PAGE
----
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Romney

[rom-nee, ruhm-] /ˈrɒm ni, ˈrʌm-/
noun
1.
one of an English breed of hardy sheep, having coarse, long wool.
Also called Romney Marsh.
Origin
named after a district in southwestern England
Dictionary.com Unabridged
Based on the Random House Dictionary, © Random House, Inc. 2014.
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British Dictionary definitions for romney marsh

Romney Marsh

/ˈrɒmnɪ; ˈrʌm-/
noun
1.
a marshy area of SE England, on the Kent coast between New Romney and Rye: includes Dungeness
2.
a type of hardy British sheep from this area, with long wool, bred for mutton

Romney

/ˈrɒmnɪ; ˈrʌm-/
noun
1.
George. 1734–1802, English painter, who painted more than 50 portraits of Lady Hamilton in various historical roles
Collins English Dictionary - Complete & Unabridged 2012 Digital Edition
© William Collins Sons & Co. Ltd. 1979, 1986 © HarperCollins
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Encyclopedia Article for romney marsh

Romney Marsh

extensive tract of flat land with an area of about 25,000 acres (about 10,000 hectares) bordering the English Channel in Shepway district in the administrative and historic county of Kent, England. It extends from Hythe in the north to the Dungeness promontory in the south. It has emerged from the sea since Roman times, partly by natural accretion and partly by dyking and reclamation. This marshland possesses some of the finest grazing land in Britain. Romney Marsh sheep, a long-wool variety, have earned worldwide renown and are especially important in Australia and New Zealand. The Romney, Hythe, and Dymchurch narrow-gauge railway attracts many visitors.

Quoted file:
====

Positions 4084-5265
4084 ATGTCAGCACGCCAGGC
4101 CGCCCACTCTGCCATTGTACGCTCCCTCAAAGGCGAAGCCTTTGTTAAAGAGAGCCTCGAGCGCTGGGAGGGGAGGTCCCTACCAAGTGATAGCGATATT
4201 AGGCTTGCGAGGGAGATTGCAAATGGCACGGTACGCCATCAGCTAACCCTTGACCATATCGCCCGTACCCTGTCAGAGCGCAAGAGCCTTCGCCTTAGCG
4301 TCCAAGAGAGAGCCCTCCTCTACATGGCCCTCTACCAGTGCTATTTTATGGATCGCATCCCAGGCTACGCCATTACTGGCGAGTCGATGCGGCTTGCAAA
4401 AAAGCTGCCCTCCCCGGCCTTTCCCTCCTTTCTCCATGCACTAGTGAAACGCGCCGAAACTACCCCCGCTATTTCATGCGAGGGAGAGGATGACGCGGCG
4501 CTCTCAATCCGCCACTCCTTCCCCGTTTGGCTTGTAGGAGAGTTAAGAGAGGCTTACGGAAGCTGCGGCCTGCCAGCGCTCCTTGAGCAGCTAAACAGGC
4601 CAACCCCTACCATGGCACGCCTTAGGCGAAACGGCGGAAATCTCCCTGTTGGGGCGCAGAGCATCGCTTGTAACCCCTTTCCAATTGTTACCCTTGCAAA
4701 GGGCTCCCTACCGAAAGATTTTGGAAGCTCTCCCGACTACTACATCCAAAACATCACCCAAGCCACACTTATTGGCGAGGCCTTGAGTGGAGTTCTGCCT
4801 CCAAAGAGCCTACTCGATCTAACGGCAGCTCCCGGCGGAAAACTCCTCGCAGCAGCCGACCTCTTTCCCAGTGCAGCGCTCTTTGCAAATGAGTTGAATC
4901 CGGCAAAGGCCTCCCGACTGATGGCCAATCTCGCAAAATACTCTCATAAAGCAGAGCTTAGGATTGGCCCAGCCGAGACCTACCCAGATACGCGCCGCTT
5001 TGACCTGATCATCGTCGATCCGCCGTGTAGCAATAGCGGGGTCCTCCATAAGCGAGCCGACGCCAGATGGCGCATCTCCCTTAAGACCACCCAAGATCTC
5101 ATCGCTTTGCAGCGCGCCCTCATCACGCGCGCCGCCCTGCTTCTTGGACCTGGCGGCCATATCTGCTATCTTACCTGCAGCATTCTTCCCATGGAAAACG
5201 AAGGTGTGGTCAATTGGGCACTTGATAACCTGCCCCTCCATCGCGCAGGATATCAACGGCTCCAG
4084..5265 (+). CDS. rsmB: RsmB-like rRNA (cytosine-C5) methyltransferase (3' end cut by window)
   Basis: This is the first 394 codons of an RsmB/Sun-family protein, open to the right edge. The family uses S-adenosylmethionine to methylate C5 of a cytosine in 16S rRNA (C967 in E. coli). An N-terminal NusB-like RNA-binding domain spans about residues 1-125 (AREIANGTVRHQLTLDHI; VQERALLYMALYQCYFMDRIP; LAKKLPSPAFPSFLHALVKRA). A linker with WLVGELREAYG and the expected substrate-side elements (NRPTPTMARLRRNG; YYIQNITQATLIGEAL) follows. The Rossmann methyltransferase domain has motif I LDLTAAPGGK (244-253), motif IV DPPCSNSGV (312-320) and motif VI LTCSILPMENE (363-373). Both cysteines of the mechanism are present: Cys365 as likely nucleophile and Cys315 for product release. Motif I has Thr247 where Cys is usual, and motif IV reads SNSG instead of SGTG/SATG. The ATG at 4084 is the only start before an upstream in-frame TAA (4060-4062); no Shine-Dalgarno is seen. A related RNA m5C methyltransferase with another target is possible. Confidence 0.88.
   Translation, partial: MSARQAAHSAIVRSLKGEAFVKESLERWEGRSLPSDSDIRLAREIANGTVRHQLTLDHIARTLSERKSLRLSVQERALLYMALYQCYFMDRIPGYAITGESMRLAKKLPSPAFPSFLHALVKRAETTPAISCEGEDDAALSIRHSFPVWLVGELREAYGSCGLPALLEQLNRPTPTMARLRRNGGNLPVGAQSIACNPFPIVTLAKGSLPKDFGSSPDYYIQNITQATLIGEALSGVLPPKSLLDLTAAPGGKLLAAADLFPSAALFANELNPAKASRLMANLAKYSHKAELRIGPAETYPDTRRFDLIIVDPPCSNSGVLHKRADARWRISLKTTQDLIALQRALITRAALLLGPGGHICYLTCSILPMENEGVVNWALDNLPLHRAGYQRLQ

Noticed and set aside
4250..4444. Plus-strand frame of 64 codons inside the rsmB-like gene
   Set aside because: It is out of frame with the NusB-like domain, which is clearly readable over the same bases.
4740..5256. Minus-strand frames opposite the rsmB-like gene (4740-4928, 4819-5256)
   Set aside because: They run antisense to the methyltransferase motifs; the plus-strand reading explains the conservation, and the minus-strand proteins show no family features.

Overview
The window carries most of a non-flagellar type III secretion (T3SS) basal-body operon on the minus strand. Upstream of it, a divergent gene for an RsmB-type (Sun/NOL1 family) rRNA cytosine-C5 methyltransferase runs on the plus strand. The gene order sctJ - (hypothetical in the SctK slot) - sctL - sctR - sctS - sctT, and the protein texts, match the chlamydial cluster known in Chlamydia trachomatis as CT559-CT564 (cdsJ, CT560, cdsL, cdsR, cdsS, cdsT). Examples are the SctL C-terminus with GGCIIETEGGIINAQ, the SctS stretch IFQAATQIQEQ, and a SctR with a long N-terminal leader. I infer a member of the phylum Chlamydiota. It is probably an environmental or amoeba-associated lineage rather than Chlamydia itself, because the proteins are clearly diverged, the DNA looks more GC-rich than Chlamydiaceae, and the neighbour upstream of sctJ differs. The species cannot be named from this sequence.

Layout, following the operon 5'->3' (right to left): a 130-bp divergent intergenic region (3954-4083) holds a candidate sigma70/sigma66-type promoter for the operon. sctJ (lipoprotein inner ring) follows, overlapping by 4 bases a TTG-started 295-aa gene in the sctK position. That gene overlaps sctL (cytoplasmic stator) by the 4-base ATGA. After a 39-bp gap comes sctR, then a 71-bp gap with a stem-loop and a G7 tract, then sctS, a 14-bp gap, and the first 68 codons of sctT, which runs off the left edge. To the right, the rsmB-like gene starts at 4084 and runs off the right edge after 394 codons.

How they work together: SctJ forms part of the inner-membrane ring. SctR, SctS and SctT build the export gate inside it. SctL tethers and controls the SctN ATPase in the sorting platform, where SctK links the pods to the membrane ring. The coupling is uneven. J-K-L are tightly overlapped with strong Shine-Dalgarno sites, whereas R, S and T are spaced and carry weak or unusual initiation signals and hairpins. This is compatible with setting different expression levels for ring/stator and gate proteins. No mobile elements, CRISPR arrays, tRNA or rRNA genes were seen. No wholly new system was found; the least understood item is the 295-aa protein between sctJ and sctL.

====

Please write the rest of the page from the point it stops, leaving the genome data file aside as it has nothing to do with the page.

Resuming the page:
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Romney

city, seat (1753) of Hampshire county, in the eastern panhandle of West Virginia, U.S., on the South Branch Potomac River, 28 miles (45 km) south of Cumberland, Maryland. It developed from the settlement of Pearsall's Flats (1738), which then expanded around Fort Pearsall (1756); with Shepherdstown, Romney lays claim to being the state's oldest incorporated town. Chartered in 1762, it was named by Virginia landowner Thomas Fairfax, 6th Baron Fairfax, for Romney, one of the ports of southern England. During the American Civil War, Romney, because of its strategic position near the Baltimore and Ohio Railroad, changed hands numerous times. Fiercely pro-South, it sent two regiments to fight at Harpers Ferry in 1861.

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Encyclopedia Britannica, 2008. Encyclopedia Britannica Online.
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